I solved this problem by simply applying the formula for capacitance. The potential difference between a point on the inner shell and the outer shell is computed by considering the electric fields to be ##\frac{E_0}{\kappa_1}## between radius ##a## and ##b## and ##\frac{E_0}{\kappa_2}## between...
We have a parallel plate capacitor with two different dielectrics
It seems to be the case that the potential difference on each half of the capacitor is the same.
Initially, the electric field was ##\vec{E_0}=\frac{2\sigma_+}{\epsilon_0}\hat{j}##.
If we were to insert a single dielectric...
Let me first think about a simpler case. Suppose we have a capacitor. That is, the two plates have charges of equal magnitude and opposite signs.
Consider the purple rectangle which represents a Gaussian pillbox.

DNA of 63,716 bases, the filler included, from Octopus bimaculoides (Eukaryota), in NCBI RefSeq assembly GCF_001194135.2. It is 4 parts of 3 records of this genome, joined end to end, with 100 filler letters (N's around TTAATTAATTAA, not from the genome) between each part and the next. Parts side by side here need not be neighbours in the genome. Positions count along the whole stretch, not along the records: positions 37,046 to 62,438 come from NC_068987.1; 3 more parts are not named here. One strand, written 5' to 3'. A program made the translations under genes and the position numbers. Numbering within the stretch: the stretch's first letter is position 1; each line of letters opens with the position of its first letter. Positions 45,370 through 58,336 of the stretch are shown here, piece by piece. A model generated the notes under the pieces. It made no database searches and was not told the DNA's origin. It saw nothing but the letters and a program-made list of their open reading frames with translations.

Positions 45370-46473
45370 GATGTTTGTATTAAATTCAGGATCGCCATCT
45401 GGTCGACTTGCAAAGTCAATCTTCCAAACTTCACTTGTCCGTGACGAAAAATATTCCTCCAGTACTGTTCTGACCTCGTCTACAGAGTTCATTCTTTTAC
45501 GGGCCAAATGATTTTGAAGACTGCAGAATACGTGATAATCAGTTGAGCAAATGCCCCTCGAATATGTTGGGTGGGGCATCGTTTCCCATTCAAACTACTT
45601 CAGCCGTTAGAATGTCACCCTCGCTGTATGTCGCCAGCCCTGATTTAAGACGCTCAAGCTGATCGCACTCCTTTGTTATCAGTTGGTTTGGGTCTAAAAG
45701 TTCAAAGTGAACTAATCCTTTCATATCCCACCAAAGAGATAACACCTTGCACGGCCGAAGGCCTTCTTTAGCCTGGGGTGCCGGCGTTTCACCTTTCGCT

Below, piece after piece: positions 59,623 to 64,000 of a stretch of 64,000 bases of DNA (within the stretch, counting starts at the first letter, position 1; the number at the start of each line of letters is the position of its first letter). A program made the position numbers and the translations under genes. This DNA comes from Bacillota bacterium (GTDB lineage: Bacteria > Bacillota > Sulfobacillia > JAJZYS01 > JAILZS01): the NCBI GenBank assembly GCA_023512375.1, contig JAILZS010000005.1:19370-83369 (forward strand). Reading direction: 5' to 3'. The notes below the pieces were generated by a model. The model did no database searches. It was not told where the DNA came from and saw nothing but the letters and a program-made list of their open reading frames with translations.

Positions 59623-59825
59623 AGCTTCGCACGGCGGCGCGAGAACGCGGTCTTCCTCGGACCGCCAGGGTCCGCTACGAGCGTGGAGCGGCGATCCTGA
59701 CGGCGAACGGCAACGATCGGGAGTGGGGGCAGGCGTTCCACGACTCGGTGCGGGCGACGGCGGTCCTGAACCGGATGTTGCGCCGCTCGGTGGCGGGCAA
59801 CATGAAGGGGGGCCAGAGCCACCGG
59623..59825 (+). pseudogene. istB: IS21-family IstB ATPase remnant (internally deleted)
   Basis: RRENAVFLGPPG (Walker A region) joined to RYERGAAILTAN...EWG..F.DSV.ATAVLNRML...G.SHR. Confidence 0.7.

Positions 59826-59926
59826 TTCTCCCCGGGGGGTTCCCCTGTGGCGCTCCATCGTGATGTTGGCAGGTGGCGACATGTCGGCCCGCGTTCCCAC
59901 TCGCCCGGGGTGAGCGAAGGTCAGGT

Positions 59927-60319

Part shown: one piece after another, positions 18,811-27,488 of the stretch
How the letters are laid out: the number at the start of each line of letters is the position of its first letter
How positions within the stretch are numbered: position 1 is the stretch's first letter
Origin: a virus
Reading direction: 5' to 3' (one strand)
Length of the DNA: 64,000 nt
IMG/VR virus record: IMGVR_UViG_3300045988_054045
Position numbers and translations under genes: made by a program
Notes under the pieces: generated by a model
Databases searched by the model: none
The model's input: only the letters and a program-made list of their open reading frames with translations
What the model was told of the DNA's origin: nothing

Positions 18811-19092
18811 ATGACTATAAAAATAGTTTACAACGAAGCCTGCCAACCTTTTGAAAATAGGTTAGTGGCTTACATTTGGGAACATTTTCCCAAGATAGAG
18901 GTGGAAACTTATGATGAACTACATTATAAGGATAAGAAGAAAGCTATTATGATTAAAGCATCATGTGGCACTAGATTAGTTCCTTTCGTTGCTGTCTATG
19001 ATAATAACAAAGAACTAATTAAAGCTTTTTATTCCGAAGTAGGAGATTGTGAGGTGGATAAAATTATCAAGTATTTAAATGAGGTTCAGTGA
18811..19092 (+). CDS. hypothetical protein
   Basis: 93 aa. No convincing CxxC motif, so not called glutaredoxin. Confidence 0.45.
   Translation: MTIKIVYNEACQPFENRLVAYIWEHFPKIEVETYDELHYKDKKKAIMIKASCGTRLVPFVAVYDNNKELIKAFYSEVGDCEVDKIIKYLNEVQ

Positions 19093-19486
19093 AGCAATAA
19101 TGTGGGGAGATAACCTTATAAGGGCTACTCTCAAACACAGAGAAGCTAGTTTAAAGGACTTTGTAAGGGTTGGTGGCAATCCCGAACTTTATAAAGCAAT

The electric field due to one of the plates individually has field lines...
We connect the charged capacitor to the no-charged capacitor (consider the wires to be ideal R=0), the final energy is less than the initial energy of the system. Where is the lost energy? (see example blew)
Do the plates of the capacitor exert a force on each other due to opposite electrical charges? Consider a planet capacitor. A simple calculation shows that this force must be very large. If you are not convinced of the magnitude of the force, I will give a simple example.
I know that my solution is time dependant, and I initially tried to use a capacitor model of sorts, but I realised as it was filled with a conductive medium, I cannot use a capacitor model. So now I am very stuck on this
TL;DR Summary: Need dielectric constant for given capacitor